Matthew Pouliot

Robinson Cano

This hasn’t been one of Robinson Cano’s better days


Robinson Cano is aiming for one of the biggest contracts in baseball history as a free agent this winter, and it’s safe to say he’ll end up a very, very wealthy man. Still, two pieces of news today haven’t helped his cause at all.

Most will point to Dustin Pedroia’s seemingly under-market seven-year, $100 million extension with the Red Sox as a problem for Cano. Since Pedroia was already under control for 2014 and ’15, the new contract essentially amounts to a six-year extension worth $15 million per year, which is about half as much annually as Cano is going to be gunning for in a few months. Being that Pedroia is a $20 million-$25 million player right now, it seems like quite a bargain.

Personally, I don’t think Pedroia’s deal has any bearing on Cano’s situation. The two are comparable players, but their situations weren’t at all alike. The biggest factor here is that Pedroia was already under control for two more years; the Red Sox had little reason to pay him market value to get a deal done now. And regardless of whether a Pedroia extension could be worked out, the Red Sox weren’t going to be suitors for Cano this winter.

No, the potentially much bigger problem for Cano’s camp is that the Dodgers have reportedly signed Cuban infielder Alexander Guerrero to a seven-year, $32 million contract, likely to play second base. The Dodgers are, right now, the richest team in baseball and they presented Cano with the most attractive alternative to the Yankees in free agency this winter. Of course, they still might; the Dodgers are so loaded that they could still sign Guerrero and make a huge bid for Cano later. After all, they didn’t let the $42 million Yasiel Puig signing prevent them from taking on Carl Crawford’s contract last year. But their desire for a second baseman will hinge on how Guerrero looks these next two months. Maybe he’ll be impressive enough defensively to warrant a move back to shortstop.

There’s certainly no reason to cry for Cano. Even if he can’t play the Dodgers off the Yankees, he’ll still get $25 million per year. But his hopes of a $200 million deal may hinge on another team stepping up, and typical big spenders like the Red Sox, Rangers, Angels, Tigers and Phillies could all sit this one out.

Report: Dodgers sign Cuban infielder Alexander Guerrero for $32 million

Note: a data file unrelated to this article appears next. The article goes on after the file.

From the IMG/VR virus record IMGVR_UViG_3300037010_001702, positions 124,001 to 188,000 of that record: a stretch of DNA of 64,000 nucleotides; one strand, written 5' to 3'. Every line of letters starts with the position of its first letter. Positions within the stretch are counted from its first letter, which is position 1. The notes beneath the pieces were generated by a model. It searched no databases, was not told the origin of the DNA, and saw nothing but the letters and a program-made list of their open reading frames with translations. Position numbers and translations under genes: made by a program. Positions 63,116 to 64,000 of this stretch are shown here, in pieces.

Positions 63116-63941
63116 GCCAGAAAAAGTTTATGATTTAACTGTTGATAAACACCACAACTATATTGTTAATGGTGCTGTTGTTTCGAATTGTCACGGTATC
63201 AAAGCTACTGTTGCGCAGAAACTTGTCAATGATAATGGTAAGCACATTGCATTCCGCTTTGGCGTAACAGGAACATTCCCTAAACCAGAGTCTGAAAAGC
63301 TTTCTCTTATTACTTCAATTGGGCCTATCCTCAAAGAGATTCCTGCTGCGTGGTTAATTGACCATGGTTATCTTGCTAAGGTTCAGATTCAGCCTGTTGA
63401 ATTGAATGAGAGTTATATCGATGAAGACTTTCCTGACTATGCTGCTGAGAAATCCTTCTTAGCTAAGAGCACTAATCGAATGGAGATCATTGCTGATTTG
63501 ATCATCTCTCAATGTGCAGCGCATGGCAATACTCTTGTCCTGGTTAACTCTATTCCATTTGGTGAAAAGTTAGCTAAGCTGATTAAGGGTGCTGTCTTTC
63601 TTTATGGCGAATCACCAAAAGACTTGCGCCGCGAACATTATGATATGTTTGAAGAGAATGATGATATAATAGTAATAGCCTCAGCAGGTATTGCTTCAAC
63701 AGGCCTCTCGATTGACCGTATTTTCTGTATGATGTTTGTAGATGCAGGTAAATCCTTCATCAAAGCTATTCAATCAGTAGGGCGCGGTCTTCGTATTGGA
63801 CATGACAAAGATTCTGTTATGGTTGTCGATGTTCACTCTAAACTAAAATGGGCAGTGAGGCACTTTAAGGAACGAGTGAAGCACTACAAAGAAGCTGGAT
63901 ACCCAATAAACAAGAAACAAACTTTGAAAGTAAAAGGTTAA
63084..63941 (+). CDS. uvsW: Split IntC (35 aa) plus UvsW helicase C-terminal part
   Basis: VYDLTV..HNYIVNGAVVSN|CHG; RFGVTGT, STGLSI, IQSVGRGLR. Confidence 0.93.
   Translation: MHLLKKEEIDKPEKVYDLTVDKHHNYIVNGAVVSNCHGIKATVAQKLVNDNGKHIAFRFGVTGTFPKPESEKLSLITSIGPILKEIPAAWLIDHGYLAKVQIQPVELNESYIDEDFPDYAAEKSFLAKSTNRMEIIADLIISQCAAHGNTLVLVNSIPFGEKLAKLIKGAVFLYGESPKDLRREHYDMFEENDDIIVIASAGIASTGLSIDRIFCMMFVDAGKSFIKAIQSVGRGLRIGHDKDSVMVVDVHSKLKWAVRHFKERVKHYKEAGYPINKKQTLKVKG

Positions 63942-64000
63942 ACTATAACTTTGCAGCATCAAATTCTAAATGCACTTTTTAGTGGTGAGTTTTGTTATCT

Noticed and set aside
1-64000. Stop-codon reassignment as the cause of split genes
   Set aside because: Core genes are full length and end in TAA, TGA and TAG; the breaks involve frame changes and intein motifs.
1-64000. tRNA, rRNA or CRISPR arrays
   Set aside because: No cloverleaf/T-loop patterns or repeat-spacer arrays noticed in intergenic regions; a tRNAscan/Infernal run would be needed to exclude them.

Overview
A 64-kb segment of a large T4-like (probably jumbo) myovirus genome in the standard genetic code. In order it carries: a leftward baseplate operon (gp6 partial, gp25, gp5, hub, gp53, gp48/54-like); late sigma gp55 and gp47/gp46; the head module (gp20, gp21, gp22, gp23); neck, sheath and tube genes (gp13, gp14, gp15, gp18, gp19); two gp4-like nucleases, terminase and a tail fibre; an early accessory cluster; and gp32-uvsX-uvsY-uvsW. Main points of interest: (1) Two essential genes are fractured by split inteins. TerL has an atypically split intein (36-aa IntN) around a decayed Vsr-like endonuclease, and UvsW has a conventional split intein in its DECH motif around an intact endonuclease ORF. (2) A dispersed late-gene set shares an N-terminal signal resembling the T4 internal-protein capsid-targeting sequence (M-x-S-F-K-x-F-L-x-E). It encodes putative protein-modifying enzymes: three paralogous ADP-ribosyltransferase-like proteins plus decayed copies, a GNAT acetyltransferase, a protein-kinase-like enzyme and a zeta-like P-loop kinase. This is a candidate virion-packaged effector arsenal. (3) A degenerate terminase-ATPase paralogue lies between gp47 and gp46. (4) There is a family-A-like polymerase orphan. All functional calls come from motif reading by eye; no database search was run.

Alexander Guerrero2

Update: Guerrero’s agent has denied that there’s an agreement in place, according to’s Jesse Sanchez. He says there are still three teams in the mix.


Cuban shortstop Alexander Guerrero, who defected and set up shop in the Dominican Republic back in January, has inked a seven-year, $32 million contract with the Dodgers, according to ESPN Desportes’ Dionisio Soldevila.

Before sitting out the 2012-13 season, Guerrero was one of Cuba’s best players and it’s best offensive middle infielder. He hit .338/.408/.641 in 2009, .343/.414/.583 in 2010 and .310/.400/.599 in 2011, amassing a total of 60 homers in 886 at-bats between the three seasons. His numbers aren’t quite up to par with what Jose Abreu, Alfredo Despaigne, Yulieski Gourriel and Frederich Cepeda have done in the Cuba, but they’re a match for those that Yoenis Cespedes put up before defecting.

Guerrero probably won’t hit for quite the same kind of power in the larger ballparks of the U.S., and his numbers defensively at shortstop were nothing special. A move to second base may have been needed anyway, and reports are already suggesting that the Dodgers are looking at him as a long-term replacement for Mark Ellis in the lineup. Since he hasn’t played lately, he’ll begin his Dodgers career in the minors. However, if he finds his swing in a hurry, he could contribute this year.

Report: Yankees to reunite with Alfonso Soriano

Alfonso Soriano

The New York Post reports that the Yankees are close to bringing Alfonso Soriano back to the Bronx, with the Cubs getting a mid-level prospect in return.

Cash would facilitate the deal. Soriano is owed about $7 million for the rest of this year and then $18 million in the final year of his eight-year, $136 millon contract next year. The Yankees will again take advantage of the luxury-tax loophole that allowed them to add Vernon Wells from the Angels and still aid their chances of coming in under the tax threshold next year.

Soriano can’t help but improve the Yankees; their right-handed batters have hit a pathetic .221/.284/.309 with 24 homers in 1,438 at-bats this season. Soriano has 17 homers to go along with a .256/.286/.471 line in 359 at-bats. The plan could be for Soriano to play left field now and then take over as the primary DH once Curtis Granderson comes off the disabled list. Travis Hafner, who is hitting .183 in 197 at-bats since April 28, could be released when that happens.

At 37, Soriano isn’t nearly the same player he was in his first go with the Yankees. In 2002, his second full season, he hit .300 with 39 homers and 41 steals, leading the AL with 128 runs scored. In 2003, he hit .290 with 38 homers and 35 steals. That winter, the Yankees traded him to the Rangers in the Alex Rodriguez deal. Soriano went to the All-Star Game five more times afterwards, but that streak concluded in 2008 and he hasn’t been back since. Now in his 15th season, Soriano is a lifetime .273/.321/.504 hitter with 389 homers and 1,086 RBI.